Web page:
Warning for your first-timers out there. Both rabbits and chickens can be endearing so it is best if you DO NOT NAME THEM. Naming them converts them to pets and makes harvesting them for meat more traumatic—especially if you have young children. Rabbits are cuddly enough without having names attached. I’ve considered naming them Roast, Jerky, Fryer, Casserole, Stew—you get the idea—but have so far resisted the temptation as it seems crass.

Those of us who were raised on farms and ranches always knew where our food came from, so raising and harvesting a meat animal like rabbits or chickens teaches your children about the reality of eating meat. That lesson, that carnivores and omnivores must kill animals to eat, will help ground your kids in reality.

In my book, “Bugging In: What To Do When TSHTF and You Live In Suburbia” I called chickens the entry level drug of the livestock world because if you started with them before you know it you’ll have ducks and rabbits and maybe even those little Nubian milk goats. Your neighbors may think you’ve gone Dr. Doolittle on them, but so long as you can produce or acquire feed for them those animals will keep your family well fed.

For purposes of this article I really want to focus on raising rabbits, because, as I stated earlier, they are even easier to raise than chickens.

Since a typical litter is six to eight, a single buck and doe breeding pair can produce twelve to sixteen pounds of meat for your family in as little as three months without putting undue stress on the doe. If you do the math that comes to 48—64 pounds of meat per year per breeding pair. That is reason enough for me to have rabbits.

Now, I’m not claiming to be an expert. In fact, I’m pretty much a rookie at this whole raise your own meat thing. I lived on farms as a kid and my grandparents had both chickens and rabbits so I have had some experience but that was more than fifty years ago. So don’t take everything I say as gospel. Check it out for yourself.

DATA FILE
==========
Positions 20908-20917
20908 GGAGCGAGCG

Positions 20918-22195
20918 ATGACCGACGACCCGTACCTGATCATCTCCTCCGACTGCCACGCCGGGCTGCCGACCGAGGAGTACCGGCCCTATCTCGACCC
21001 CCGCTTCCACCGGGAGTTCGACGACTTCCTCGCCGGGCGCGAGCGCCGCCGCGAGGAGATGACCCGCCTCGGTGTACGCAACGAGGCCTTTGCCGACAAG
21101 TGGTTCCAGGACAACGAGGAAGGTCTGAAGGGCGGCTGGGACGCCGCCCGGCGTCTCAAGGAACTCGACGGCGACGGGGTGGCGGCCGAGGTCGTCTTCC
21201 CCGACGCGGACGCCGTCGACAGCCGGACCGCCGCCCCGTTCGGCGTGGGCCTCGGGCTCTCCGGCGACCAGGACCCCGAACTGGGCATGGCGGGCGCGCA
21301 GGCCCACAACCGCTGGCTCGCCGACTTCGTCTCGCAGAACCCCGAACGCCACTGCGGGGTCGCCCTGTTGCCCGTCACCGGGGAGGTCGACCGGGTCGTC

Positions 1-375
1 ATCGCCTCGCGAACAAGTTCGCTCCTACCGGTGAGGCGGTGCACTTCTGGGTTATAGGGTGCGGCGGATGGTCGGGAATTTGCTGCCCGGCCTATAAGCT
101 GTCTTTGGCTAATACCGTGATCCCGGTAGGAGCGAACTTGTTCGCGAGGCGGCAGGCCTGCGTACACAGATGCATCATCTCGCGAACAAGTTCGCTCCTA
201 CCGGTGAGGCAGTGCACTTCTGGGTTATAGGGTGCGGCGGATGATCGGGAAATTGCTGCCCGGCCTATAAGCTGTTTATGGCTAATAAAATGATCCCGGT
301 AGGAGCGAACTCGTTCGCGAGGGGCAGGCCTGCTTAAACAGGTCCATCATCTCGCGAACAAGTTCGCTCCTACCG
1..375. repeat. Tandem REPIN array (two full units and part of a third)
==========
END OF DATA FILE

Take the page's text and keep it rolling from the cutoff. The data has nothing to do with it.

The main site I’m providing a link to for information about raising and caring for rabbits. It’s called The Hostile Hare and they really know their stuff. Seriously, in a space smaller than a queen-sized bed you can grow enough meat for your family and probably to trade. Combining rabbit production with an aquaponics system and a few chickens could save your family from starvation.

The Countryside and Small Stock Journal is an excellent source of info on selecting, caring for and raising rabbits, chickens and other small livestock. That magazine is one of my homestead staples.

They even have a free downloadable guide titled Raising Rabbits for Meat: Everything You Need to Know, from Best Meat Rabbits, to Best Food for Rabbits and Other Facts About Rabbits.

My wife and I are starting with Californians (rabbits, not people). They can produce fryers that tip the scales butchered at a bit more than two pounds in only eight weeks. It’s recommended to harvest them young for the best, most tender, meat. We may branch out to New Zealand or other breeds such as Cinnamon, Silver Fox or Champagne d’Argent later on, but for now we’ll stick with Californians. Statistics reveal that, if you feed your bunnies commercial pellets, supplemented with table scrap greens it will run you around seventy cents to produce one pound of rabbit meat. Of course if you have a well-fenced lawn (we don’t even have a lawn), or raise lettuce and root crops in your garden, or have an infestation of dandelions, your feed bill would go down. I figure my wife and I can produce rabbit meat for a total cost of less than ninety cents per pound, including cages, feed and water bowls and other equipment. And for those of you who have never eaten rabbit meat, it really does taste like chicken, as it is a mild-flavored meat that really can be substituted for chicken in any recipe.

So how do you get rabbits? What breed should you choose?

We are getting ours from a local homesteader we know who hasn’t kept up with his butchering and now has too many breeding pairs. You can find rabbit breeders by contacting the American Rabbit Breeders Association

Just go there online, click on Member Resources, then click Find a Breeder and scroll down to the breed you are interested in. Californian junior bucks typically run about $40 and does about $50.

My wife and I really want to try the Cinnamon breed as it is an American Heritage breed but they are expensive. So, until we are comfortable raising and harvesting the Californian breed we will hold off.